And although, you’re right, that at this point President Putin believes that what would replace Assad would be worse than Assad himself, what I think will become more and more apparent over the coming weeks and months is that without a different government you can’t bring peace and, in fact, you’re going to see sectarian divisions get worse and worse, and start spilling over into the other parts of the region, and that would be good for nobody.

CHANCELLOR MERKEL:  On the issue of arms supplies, Germany has very clear, strict rules on this, legal rules, according to which we are not allowed to supply arms into areas where there is civil strife.  And that is not specifically designed for the Syrian question; it is a general rule.

But that does not mean that we do not wish, and can play, a constructive role as regards the political processes — for example, as regards humanitarian assistance; as regards also the debate on which is the right way to go about this.  How can we strengthen the opposition, those forces that work in the best interest of the people in Syria, on the ground?  And the situation is somewhat vague as regards the members of the opposition and quite different.

It is our task also, as we see it, that those who wish for a good future for Syria who are not linked with terrorists get a chance to achieve full legitimacy — because Germany, too, is of the opinion that Assad has certainly lost that legitimacy.

The Russian President, as I understand him, says not so clearly what I said just now, that the Syrian President namely has lost his legitimacy.  But we have found common language in the sense that we wish to work for a transition government.  And the question also has to be asked, what is going to come after that? And that is a question we need to address, and we did so.  And in the language of the communiqué of the G8 it says, we, all of us, reject terrorist forces in Syria because they would, again, exacerbate the suffering of the people there.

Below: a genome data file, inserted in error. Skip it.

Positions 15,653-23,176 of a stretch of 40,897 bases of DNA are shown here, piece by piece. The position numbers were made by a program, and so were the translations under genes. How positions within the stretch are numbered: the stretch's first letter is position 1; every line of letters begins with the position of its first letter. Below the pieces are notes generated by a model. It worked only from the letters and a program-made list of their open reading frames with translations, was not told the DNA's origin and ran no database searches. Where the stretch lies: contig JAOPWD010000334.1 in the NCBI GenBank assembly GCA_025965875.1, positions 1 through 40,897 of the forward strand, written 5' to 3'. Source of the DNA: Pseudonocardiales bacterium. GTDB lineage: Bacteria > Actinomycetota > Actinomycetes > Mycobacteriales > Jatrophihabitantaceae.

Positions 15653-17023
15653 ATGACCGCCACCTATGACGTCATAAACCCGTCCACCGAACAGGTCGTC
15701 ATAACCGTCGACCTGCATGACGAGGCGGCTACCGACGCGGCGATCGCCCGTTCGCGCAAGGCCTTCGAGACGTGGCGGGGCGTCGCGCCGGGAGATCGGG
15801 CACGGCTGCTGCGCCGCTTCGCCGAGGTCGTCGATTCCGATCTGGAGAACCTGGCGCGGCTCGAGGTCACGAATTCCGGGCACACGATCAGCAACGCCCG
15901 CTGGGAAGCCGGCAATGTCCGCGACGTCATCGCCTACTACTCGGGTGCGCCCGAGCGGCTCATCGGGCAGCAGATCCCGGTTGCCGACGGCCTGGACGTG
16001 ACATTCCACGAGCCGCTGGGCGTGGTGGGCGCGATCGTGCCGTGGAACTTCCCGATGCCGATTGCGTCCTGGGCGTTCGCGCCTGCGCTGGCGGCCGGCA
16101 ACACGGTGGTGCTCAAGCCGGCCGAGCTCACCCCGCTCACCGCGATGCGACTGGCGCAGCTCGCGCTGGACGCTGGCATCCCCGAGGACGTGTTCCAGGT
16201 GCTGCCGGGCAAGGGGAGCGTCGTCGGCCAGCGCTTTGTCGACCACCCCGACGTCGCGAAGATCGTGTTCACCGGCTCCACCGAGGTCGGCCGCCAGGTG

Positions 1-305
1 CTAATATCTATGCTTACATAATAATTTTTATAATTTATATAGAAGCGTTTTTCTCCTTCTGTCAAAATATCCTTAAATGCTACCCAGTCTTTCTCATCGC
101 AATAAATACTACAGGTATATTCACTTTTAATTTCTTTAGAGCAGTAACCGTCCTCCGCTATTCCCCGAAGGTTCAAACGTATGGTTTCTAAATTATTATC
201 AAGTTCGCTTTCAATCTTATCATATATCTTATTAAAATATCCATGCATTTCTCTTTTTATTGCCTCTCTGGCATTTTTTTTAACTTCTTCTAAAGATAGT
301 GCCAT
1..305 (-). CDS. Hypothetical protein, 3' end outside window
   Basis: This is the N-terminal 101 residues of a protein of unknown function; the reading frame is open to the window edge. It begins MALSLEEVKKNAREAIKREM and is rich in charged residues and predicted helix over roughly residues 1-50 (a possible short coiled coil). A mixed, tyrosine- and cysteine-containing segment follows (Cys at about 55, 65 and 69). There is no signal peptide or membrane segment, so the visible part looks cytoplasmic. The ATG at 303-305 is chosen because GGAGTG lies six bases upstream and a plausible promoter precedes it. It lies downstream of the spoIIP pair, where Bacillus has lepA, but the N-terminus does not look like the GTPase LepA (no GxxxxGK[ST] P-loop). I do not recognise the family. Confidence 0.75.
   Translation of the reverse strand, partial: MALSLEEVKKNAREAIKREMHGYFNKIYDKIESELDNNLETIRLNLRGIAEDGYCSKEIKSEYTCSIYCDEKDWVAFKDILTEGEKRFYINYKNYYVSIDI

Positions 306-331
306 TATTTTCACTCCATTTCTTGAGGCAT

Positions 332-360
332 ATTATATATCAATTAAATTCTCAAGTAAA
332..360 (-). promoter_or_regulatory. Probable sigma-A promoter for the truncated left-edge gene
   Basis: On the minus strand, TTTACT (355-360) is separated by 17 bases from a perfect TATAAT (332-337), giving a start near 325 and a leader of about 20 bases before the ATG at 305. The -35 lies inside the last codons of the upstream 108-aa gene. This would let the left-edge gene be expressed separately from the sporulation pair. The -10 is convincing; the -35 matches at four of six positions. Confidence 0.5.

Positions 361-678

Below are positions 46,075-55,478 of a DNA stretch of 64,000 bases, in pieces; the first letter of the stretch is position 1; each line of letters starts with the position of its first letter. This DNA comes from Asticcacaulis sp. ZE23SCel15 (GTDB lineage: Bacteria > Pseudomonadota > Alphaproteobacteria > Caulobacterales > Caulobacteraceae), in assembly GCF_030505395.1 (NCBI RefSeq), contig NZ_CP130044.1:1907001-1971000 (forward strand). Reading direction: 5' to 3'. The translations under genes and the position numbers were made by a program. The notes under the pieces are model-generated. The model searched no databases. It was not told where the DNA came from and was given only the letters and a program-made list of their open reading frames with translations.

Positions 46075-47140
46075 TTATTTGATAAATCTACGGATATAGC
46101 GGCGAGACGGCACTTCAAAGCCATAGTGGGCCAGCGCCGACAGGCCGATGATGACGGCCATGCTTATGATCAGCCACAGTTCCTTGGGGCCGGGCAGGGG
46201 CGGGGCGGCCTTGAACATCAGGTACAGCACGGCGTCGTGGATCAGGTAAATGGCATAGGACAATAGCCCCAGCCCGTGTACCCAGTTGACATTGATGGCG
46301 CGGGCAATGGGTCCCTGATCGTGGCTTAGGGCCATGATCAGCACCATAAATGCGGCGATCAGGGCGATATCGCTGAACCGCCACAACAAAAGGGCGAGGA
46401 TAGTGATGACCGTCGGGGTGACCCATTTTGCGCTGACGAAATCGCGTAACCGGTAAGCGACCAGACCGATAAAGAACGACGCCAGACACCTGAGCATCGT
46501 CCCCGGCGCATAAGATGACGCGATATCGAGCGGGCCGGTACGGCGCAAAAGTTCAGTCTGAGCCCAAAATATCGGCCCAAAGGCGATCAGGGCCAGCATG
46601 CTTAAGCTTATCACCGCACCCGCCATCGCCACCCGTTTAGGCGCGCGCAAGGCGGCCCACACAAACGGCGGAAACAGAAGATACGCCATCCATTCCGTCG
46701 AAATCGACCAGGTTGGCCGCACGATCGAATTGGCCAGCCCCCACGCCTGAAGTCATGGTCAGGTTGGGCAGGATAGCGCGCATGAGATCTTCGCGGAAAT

Now we have to see to it that, step by step, all of these different strands are brought together because, unfortunately, as yet, there is no common U.N. position because Russia so far was not on the side of the others.  But we must leave no stone unturned in trying, as we did during the G8, to find a common basis on which we can also speak with Russia.

And there are certain areas where we obviously differ, but our political responsibility is to, time and again, seek to bring this matter forward in the right direction.  And since the situation — if we look to Jordan, if we look to other countries in the vicinity — becomes more and more unstable, what with the flow of refugees and all, I think it’s worth every effort to try, all of us to try to do something, based on the language of the communiqué of yesterday, to do something in the interest of the people in Syria.

Q    Mr. President, in the past, there were some different points of view about the best way out of the global financial crisis.  Chancellor Merkel stands for a policy of cutting back budgets to reach that of financial stability throughout the eurozone to win back trust of the markets.  Did you talk about this issue?  And what’s your position on that?